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Roald Dahl's Revolting Rhymes Paperback – February 1, 1995

ISBN-13: 978-0140375336 ISBN-10: 0140375333

13 New from $5.00 81 Used from $0.01 1 Collectible from $9.98
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Paperback, February 1, 1995
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Product Details

  • Age Range: 5 - 8 years
  • Grade Level: Kindergarten - 3
  • Paperback: 48 pages
  • Publisher: Puffin (February 1, 1995)
  • Language: English
  • ISBN-10: 0140375333
  • ISBN-13: 978-0140375336
  • Product Dimensions: 5 x 0.2 x 7.8 inches
  • Shipping Weight: 2.4 ounces
  • Average Customer Review: 4.5 out of 5 stars  See all reviews (59 customer reviews)
  • Amazon Best Sellers Rank: #1,320,029 in Books (See Top 100 in Books)

Editorial Reviews

From Publishers Weekly

The stories of Cinderella, Goldilocks, the Three Little Pigs and Little Red Riding Hood have been retold in verses featuring mayhem, greed, betrayals and murder, from two gifted collaborators.
Copyright 1987 Reed Business Information, Inc. --This text refers to an out of print or unavailable edition of this title.

Review

Verses featuring mayhem, greed, betrayals and murder, from two gifted collaborators. ("Publishers Weekly") A sophisticated spoof. ("The Bulletin of the Center for Children's Books") --This text refers to an out of print or unavailable edition of this title.

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Customer Reviews

Each line in this book makes me want to laugh.
Lisa Herbertson
If you have to many sensibilities, dont read it, but also dont deprive your children of a cynical, blacky hunourous book that is designed to tickle their funnybones.
RantinAN
Dahl is able to combine his often-savage wit with a lovely rhyming ability to re-tell these classic fairy tales.
Robert V. L. Johnstone

Most Helpful Customer Reviews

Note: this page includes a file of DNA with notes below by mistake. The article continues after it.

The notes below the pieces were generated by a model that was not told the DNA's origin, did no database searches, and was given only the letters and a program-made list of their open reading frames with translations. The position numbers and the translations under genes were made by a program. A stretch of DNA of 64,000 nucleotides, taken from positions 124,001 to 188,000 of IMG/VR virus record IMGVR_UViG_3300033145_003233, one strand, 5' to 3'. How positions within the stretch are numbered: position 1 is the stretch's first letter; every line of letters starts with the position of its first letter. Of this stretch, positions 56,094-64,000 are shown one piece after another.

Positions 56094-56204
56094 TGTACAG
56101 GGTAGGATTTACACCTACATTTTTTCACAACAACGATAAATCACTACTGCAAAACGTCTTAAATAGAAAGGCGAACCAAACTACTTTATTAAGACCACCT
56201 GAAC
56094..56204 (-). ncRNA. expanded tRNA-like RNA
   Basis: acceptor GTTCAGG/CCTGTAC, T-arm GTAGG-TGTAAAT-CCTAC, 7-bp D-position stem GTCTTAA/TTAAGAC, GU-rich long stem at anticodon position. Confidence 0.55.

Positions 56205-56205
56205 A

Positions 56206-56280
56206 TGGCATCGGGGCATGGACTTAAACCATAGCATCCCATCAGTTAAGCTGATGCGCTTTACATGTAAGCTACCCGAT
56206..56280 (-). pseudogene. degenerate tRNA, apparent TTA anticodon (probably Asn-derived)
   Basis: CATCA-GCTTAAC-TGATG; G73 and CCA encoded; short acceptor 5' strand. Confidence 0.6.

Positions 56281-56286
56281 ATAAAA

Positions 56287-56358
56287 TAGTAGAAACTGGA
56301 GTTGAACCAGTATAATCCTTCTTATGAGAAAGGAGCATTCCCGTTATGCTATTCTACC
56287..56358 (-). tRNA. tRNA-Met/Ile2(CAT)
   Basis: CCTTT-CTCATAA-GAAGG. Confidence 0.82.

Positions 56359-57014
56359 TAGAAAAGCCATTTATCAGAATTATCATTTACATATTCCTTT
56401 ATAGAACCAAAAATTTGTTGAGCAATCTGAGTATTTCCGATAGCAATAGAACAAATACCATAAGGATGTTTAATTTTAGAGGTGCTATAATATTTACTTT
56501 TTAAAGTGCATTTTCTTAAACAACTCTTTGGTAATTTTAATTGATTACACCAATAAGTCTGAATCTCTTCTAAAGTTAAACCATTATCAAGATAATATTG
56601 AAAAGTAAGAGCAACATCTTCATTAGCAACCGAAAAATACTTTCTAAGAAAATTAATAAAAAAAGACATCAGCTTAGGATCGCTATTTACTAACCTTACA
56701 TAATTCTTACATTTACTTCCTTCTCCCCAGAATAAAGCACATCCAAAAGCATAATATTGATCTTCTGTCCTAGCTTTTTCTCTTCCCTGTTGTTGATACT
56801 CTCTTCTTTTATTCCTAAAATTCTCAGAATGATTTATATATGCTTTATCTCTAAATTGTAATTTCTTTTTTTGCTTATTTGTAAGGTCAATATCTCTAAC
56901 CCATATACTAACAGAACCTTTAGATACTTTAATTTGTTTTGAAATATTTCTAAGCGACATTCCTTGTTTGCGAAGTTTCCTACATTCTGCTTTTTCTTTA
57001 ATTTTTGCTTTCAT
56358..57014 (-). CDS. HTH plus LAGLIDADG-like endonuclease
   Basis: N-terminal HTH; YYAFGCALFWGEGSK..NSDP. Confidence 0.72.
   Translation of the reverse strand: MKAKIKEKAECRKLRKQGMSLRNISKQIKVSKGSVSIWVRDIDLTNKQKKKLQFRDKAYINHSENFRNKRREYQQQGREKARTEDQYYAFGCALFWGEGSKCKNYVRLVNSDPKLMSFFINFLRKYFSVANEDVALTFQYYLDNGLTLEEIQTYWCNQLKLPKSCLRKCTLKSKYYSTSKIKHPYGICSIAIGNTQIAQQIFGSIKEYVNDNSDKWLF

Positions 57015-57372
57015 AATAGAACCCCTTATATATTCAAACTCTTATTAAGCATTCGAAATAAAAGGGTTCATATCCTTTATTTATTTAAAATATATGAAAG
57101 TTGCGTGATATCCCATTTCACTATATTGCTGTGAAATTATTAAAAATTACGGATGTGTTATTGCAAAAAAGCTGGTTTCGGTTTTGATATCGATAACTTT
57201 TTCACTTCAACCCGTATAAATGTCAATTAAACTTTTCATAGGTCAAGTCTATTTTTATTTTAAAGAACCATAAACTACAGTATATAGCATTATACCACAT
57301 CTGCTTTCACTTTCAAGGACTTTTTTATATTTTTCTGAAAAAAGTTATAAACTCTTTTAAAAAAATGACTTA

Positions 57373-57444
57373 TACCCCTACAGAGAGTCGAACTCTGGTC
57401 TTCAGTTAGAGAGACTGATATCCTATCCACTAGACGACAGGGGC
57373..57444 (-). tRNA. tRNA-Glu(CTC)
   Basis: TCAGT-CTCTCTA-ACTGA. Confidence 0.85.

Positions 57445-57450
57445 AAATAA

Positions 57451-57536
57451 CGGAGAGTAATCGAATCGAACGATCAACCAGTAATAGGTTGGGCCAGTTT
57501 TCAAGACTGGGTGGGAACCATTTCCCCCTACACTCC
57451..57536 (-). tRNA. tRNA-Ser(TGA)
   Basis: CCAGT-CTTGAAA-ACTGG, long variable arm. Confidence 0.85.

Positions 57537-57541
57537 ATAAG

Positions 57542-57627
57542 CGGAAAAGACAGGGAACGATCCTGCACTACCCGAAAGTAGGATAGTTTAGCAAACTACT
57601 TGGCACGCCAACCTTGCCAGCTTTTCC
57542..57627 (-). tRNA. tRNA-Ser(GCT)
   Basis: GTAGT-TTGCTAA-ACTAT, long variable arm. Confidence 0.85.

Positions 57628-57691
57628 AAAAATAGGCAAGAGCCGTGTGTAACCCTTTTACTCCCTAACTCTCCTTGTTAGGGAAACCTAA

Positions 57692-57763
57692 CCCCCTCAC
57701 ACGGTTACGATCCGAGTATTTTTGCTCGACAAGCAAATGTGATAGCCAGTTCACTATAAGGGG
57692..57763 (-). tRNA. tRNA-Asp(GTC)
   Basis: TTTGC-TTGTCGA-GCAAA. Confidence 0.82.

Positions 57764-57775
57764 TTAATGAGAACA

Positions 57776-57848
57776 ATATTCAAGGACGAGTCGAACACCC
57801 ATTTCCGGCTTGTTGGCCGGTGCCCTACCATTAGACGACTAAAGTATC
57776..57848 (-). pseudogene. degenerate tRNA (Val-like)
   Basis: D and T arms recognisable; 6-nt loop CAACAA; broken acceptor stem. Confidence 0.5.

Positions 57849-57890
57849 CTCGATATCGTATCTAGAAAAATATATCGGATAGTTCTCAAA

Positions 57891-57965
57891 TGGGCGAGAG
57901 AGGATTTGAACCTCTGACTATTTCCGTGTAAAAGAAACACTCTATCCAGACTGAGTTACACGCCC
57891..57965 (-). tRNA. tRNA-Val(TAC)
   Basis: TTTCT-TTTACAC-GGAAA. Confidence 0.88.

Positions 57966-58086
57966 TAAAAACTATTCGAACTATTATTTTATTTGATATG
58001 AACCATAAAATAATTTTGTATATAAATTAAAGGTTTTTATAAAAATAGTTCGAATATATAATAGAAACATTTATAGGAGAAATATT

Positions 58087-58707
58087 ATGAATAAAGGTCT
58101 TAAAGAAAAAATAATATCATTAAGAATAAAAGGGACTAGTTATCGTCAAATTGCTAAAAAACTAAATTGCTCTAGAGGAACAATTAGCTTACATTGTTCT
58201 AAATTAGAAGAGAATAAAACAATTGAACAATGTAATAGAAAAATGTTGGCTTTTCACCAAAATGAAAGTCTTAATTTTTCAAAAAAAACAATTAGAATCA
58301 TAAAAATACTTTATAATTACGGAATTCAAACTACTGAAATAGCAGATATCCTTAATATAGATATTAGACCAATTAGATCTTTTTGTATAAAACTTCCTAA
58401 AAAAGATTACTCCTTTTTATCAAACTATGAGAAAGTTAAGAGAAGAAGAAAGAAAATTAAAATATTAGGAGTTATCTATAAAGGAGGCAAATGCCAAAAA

30 of 31 people found the following review helpful By E. Laway on January 1, 2004
Format: Paperback
Some reviewers are "revolted" by the gruesomeness of this little book, whilst others complained it was too short. I have niether of the two compaliants. I loved it! and so did the seven year old little girl, for whom the book was given to as a christmas present. I think Dahl was specially creative in this little book twisting and turning classical children tales into salacious, hilariously funny rhythms that you can read over and over again and still manage a chuckle here and there. And thinking this is too "mature" for younger readers is underestimating the intelligence and imagination of children. Yes, there are some play on words that you have to explain to your little one, but you know what? they'll ask you anyway. As for the size of this book, It's just right. Dahl took the basic popular children stories that everyone knows and i think it's just the right dose and besides, you can take this book anywhere, like the sevenyear and read it to your friends, cousins, neighbors and anyone who she suspects of having a sense of humour. It teaches us about having a boundless imagination and exploring the what ifs of stories. It's another favourite.
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14 of 14 people found the following review helpful By Kelly G. Hendrix on February 12, 2001
Format: Paperback
My sixth grade math/science students loved these stories and I loved reading them to my students as well. These are fairy tales retold with a twist! The students laughed as hard as I did and after I read one they wanted to hear another. I want more after reading all of the tales! Never could I have expected the tales to be so funny! Reading these aloud to my students enticed them to rewrite the fairy tales themselves when it is almost impossible to get them to write or read! I want more rewritten fairy tales! Excellent!
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8 of 8 people found the following review helpful A Kid's Review on March 26, 2004
Format: Paperback
Really revolting rhymes! Roald Dahl takes your normal nursery rhymes, mixes them up a bit, adds a touch of his magic, and voila -- you have a hilarious bunch of rhymes. For example, Goldilocks joins up with and helps the three little pigs, and Cinderella gets a bit gory because the prince gets mad ... and he has an axe!
This is another hilarious classic by Roald Dahl for ages 5 to 103. For those of you who like those stories, a word of caution -- these poems are funny and a bit of an insult to those stories. The book is packed with sidesplitting jokes and poems. It adds laugh-out-loud humor to dull nursery rhymes, making them a lot more fun for kids who have grown out of nursery rhymes. With this once-in-a-lifetime book you will enjoy nearly endless laughter with a friend or by yourself! With a Roald Dahl classic in your hands you can trust it will be a good book.